Among 6,750 (91%) Salmonella isolates serotyped, 10 serotypes accounted for 73% of infections: Enteritidis, 1,356 (20.1%); Typhimurium, 1,077 (16.0%); Newport, 681 (10.1%); Javiana, 423 (6.3%); Saintpaul, 403 (6.0%); I 4,[5],12:i:-, 269 (4.0%); Muenchen, 213 (3.2%); Heidelberg, 198 (2.9%); Montevideo, 194 (2.9%); and Braenderup, 108 (1.6%). Among 131 (92%) Vibrio isolates for which the species was identified, 72 (55.0%) were parahaemolyticus, 19 (14.5%) were vulnificus, and eight (6.1%) were alginolyticus. Among 205 STEC non-O157 isolates tested for O antigen determination, 185 (90%) had an identifiable O antigen, most commonly O26 (28.1%), O103 (27.0%), or O111 (19.5%).

In 2007, FoodNet identified 77 cases of postdiarrheal HUS in persons aged <18 years (0.73 cases per 100,000 children). Among these 77 cases, 52 (68%) occurred in children aged <5 years (1.75 cases per 100,000 children).

Comparison With Previous Years

A main-effects, log-linear Poisson regression model (negative binomial) was used to estimate statistically significant changes in incidence of infections in 2008 compared with previous years. This model accounts for site-to-site variation and the change in population in FoodNet surveillance areas over time.1 The average annual incidence for the preceding 3 years (2005-2007) and the first 3 years of surveillance (1996-1998) were used for comparison. The estimated change in incidence between 2008 and the comparison periods was calculated with 95% confidence intervals (CIs). For HUS surveillance, the average annual incidence for 2004-2006 was used as the comparison period. Changes over time were not analyzed for STEC non-O157, partly because changes in clinical laboratory practices, such as increases in Shiga toxin testing with enzyme immunoassay, likely affected reporting.3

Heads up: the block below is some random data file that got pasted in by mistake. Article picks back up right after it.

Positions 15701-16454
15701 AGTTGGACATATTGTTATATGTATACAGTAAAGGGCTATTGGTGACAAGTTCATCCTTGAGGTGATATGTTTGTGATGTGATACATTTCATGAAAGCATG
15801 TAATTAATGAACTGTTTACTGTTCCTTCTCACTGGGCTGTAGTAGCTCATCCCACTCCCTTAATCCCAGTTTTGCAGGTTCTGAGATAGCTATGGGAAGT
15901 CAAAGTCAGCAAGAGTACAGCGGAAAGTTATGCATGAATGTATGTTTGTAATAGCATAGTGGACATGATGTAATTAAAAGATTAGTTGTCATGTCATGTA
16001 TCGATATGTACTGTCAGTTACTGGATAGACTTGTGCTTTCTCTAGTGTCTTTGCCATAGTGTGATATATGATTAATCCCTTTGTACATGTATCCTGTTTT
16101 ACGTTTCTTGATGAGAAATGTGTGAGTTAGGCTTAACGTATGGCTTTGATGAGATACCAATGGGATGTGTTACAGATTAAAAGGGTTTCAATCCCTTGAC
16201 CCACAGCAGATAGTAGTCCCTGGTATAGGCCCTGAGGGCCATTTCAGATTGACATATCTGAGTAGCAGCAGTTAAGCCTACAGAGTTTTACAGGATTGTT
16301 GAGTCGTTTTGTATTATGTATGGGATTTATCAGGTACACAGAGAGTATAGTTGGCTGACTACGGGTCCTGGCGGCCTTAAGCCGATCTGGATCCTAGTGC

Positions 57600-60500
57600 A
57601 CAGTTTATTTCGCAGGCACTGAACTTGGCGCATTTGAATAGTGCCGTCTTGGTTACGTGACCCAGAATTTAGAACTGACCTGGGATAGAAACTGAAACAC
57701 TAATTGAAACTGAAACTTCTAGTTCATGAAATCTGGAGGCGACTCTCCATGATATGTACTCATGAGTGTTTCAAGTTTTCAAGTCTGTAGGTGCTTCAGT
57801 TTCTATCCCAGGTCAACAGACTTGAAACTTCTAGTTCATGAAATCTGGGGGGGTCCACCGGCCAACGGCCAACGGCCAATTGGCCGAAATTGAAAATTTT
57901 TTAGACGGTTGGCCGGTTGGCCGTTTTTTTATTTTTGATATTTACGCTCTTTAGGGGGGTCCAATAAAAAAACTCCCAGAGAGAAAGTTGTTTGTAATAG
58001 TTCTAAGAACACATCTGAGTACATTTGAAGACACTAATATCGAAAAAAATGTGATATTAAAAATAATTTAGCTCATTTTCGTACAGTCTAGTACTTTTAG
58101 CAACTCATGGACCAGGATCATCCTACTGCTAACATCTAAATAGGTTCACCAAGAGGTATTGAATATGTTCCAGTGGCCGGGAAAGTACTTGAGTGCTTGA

The estimated incidence of Campylobacter, Listeria, Salmonella, Shigella, STEC O157, Vibrio, Yersinia, and Cryptosporidium infections did not change significantly compared with the preceding 3 years. The apparent increase in Salmonella infections was not significant (CI = 0%-12%). Among the 10 most common Salmonella serotype infections, the incidence of Enteritidis increased 19% (CI = 3%-39%), Saintpaul increased 182% (CI = 112%-274%), and Heidelberg decreased 28% (CI = 12%-41%); the incidence of the other seven serotypes did not change significantly. Trends for Cyclospora infection were not calculated because of low incidence across sites and years. The estimated incidence of postdiarrheal HUS in children aged <5 years in 2007 did not change significantly compared with 2004-2006.

The lack of significant change in recent years is in contrast to trends from 1996, when FoodNet surveillance began, to 2004. By 2008, in comparison with 1996-1998, modeled relative rates of infection with Yersinia had decreased 48% (CI = 35%-59%), Shigella had decreased 40% (CI = 15%-58%), Listeria had decreased 36% (CI = 20%-49%), Campylobacter had decreased 32% (CI = 27%-37%), and STEC O157 had decreased 25% (CI = 8%-39%), but Vibrio had increased 47% (CI = 9%-99%). The estimated incidence of infection with Cryptosporidium and Salmonella did not change significantly over this period.

Outbreak-Associated Cases of Infection

In 2008, outbreak-associated infections accounted for 132 (25.7%) of STEC O157 cases and 547 (7.4%) of Salmonella cases. Two large multistate outbreaks of Salmonella infections that included FoodNet sites were investigated in 2008: an outbreak of S. Saintpaul infections associated with imported produce4 and an outbreak of S. Typhimurium infections associated with peanut butter and peanut butter–containing products.5

Reported by:

D Vugia, MD, California Dept of Public Health. A Cronquist, MPH, Colorado Dept of Public Health and Environment. M Cartter, MD, Connecticut Dept of Public Health. M Tobin-D’Angelo, MD, Div of Public Health, Georgia Dept of Human Resources. D Blythe, MD, Maryland Dept of Health and Mental Hygiene. K Smith, DVM, Minnesota Dept of Health. S Lathrop, PhD, New Mexico Dept of Health. D Morse, MD, New York State Dept of Health. P Cieslak, MD, Oregon Public Health Div. J Dunn, DVM, Tennessee Dept of Health. KG Holt, DVM, Food Safety and Inspection Svc, US Dept of Agriculture. Center for Food Safety and Applied Nutrition, Food and Drug Admin. OL Henao, PhD, RM Hoekstra, PhD, FJ Angulo, DVM, PM Griffin, MD, RV Tauxe, MD, Div of Foodborne, Bacterial, and Mycotic Diseases, National Center for Zoonotic, Vector-Borne, and Enteric Diseases; KK Trivedi, MD, EIS Officer, CDC.

CDC Editorial Note: